Honda is reaching far beyond its Civic, Prelude, and Accord lines with its new upscale Acura division. Despite its quality, the Accord is still a mass-market car. The Japanese automaker wants the Acura Legend to appeal to the buyer with more money in his wallet. What Honda seeks is a dual identity: Cadillac and Chevrolet.
But there is some anxiety among Honda management in the United States about whether Acura (a-KOO-ra) will go as far and as fast as the company wants. There is also the question of whether the ``we make it simple'' automaker has opted for too much complexity.
The Acura Legend, at a base price of under $20,000, is aimed directly at the luxury-sports-sedan market, typified by such cars as the Mercedes-Benz, BMW, Audi, and Volvo.
``We're not trying to take business away from anyone,'' says Cliff Schmillen, executive vice-president of American Honda Company.``It's an expanding market and that's why we're getting into it.
``While we're not really competitive with anything that Detroit is yet offering,'' he says, ``the Ford Taurus and Mercury Sable are gaining on us as well as the Pontiac Grand Am and 6000 STE.''
The Acura Legend and Integra are just the beginning, says T. Chino, president of American Honda. ``We are going to add more models in the future.'' One possibility is a midengine two-seater. ``Such a car would be right in line with the quality and advanced high-tech image that we want to nurture for the Acura division,'' he says.
Honda has an image of quality and value that has enabled many import dealers to inflate prices because of high demand and short supply. A much stronger yen has driven up prices as well. Honda has upped the price of its cars some 8 percent in the last few months, absorbed some of the loss itself, and stepped up the efficiency of its production lines.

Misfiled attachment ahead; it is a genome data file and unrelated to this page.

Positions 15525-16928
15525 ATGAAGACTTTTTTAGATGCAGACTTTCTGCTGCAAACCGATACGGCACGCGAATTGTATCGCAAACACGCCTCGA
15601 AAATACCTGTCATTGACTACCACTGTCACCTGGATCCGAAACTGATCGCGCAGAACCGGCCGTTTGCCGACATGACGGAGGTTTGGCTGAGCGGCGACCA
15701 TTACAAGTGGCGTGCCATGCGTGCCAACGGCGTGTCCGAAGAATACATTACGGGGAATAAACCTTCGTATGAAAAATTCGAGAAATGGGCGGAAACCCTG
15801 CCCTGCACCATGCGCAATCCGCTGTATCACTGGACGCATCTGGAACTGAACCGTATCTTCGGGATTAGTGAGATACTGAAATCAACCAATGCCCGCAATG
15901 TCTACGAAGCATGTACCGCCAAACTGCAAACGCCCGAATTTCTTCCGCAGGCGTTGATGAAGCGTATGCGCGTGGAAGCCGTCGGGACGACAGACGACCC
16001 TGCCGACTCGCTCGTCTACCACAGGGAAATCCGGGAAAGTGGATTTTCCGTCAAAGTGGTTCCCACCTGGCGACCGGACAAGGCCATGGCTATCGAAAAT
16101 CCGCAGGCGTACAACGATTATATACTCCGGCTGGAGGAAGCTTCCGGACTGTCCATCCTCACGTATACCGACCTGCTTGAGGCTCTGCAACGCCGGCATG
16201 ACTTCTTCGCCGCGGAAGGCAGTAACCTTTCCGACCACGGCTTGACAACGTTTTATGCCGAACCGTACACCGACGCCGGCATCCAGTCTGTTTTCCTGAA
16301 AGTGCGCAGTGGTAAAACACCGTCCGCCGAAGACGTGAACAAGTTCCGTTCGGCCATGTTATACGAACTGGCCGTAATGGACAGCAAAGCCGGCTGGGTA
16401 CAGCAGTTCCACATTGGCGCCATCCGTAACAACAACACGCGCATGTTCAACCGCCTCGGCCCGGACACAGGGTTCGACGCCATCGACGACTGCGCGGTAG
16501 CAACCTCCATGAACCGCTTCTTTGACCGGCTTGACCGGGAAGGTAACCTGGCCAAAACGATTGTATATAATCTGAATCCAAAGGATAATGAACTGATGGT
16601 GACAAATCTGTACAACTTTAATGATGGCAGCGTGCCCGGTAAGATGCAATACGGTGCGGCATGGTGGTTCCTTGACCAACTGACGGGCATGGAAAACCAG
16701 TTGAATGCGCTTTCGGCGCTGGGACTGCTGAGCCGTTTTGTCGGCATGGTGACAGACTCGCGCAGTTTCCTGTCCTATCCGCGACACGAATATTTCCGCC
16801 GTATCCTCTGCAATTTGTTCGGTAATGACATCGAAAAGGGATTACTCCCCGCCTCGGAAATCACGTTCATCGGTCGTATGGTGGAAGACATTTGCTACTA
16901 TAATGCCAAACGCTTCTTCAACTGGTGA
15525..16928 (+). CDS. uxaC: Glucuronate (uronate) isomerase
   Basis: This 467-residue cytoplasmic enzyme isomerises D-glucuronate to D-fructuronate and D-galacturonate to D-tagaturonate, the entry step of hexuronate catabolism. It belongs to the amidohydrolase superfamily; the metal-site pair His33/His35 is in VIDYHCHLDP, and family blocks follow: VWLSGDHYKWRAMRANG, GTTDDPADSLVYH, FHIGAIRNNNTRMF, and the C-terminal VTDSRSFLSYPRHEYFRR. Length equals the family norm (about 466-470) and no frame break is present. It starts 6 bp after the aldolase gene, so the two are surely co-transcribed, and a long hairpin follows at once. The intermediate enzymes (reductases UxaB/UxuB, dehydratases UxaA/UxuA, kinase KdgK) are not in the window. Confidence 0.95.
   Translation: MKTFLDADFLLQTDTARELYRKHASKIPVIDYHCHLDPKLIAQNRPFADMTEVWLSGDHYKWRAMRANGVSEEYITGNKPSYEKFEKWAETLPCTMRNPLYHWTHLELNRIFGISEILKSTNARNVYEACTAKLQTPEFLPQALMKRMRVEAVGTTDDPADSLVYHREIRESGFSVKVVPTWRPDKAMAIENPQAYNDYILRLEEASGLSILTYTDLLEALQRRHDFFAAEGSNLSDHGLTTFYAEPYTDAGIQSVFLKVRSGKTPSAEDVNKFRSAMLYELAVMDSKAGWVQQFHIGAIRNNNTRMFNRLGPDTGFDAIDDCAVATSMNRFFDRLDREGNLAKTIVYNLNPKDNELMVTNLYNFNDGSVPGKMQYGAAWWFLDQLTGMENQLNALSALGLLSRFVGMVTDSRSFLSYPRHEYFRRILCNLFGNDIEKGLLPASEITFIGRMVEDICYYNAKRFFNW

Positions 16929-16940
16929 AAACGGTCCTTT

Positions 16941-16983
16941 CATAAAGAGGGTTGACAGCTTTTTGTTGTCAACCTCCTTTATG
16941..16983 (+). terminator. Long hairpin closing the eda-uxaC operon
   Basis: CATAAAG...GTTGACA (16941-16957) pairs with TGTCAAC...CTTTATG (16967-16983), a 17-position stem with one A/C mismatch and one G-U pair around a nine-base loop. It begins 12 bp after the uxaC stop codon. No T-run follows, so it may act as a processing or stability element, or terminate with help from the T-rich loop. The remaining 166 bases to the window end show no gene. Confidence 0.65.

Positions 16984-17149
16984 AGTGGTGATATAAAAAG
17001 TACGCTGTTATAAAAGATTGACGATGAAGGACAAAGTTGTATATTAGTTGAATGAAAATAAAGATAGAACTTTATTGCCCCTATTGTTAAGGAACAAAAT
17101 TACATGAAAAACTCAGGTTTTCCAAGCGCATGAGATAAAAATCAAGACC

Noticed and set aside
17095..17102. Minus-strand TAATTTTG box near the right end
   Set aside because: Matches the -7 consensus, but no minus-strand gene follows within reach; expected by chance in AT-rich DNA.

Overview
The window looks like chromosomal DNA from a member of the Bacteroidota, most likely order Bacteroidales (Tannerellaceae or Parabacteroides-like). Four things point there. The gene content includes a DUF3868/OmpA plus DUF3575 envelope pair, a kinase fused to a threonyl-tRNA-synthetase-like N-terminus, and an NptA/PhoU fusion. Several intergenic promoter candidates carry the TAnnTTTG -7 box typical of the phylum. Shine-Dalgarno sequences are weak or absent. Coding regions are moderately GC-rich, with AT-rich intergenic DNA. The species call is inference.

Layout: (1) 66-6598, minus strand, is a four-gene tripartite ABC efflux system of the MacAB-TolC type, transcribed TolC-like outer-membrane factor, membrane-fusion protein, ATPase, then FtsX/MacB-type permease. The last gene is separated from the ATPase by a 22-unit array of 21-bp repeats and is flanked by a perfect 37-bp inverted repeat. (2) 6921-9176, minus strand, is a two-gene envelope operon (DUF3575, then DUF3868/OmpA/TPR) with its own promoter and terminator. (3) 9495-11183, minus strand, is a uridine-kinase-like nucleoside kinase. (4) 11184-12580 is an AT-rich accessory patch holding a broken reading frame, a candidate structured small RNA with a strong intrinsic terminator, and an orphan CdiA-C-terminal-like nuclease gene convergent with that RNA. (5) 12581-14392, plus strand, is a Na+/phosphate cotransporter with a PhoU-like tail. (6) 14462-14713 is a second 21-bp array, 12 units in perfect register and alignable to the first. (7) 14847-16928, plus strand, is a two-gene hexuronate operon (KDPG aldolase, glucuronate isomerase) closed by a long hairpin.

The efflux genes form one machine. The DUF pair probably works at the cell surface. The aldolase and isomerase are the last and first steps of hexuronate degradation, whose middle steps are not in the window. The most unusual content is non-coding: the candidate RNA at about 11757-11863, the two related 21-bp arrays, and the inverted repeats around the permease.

Honda, moreover, faces keener competition today. General Motors revamped its sales organization more than a year ago. South Korea's Hyundai, which has just delivered its first cars in the US, hopes to sell 100,000 Excels within the next 12 months, while the Yugoslavian-built Yugo is pulling in buyers because of its low price.
Honda was the first Japanese car company to build an assembly plant in the US and is studying plans for a second plant. This year it expects to sell some 570,000 to 580,000 cars in the US, not including the Acura Legend and Integra, compared with 550,000 in 1985. With both car lines, the importer's five-year plan calls for 900,000 sales in the US by 1990.
Honda has been able to increase the output of its car factories without adding new equipment. It now is producing 150,000 cars a year in its Marysville, Ohio, assembly plant, but ``by 1988 we'll be producing 360,000,'' says American Honda president Chino. The original capacity of the Ohio plant was 300,000 cars a year. Some of the output could be Acura division cars.
``Another target is to increase production to 380,000 and even 400,000,'' says Chino. ``We're asking the factory to find some more production increases.''
In Japan Honda builds 2,100 cars a day, or 500,000 a year, at each of two assembly plants. Instead of building another factory there, it has chosen to boost production by 30 percent this year by streamlining the existing facilities.
While Honda still imports about half of its cars from Japan -- mainly the engine and transmission -- the company will soon begin producing 60,000 Civic engines in Ohio for some 1987-model cars. Engine output will gradually rise.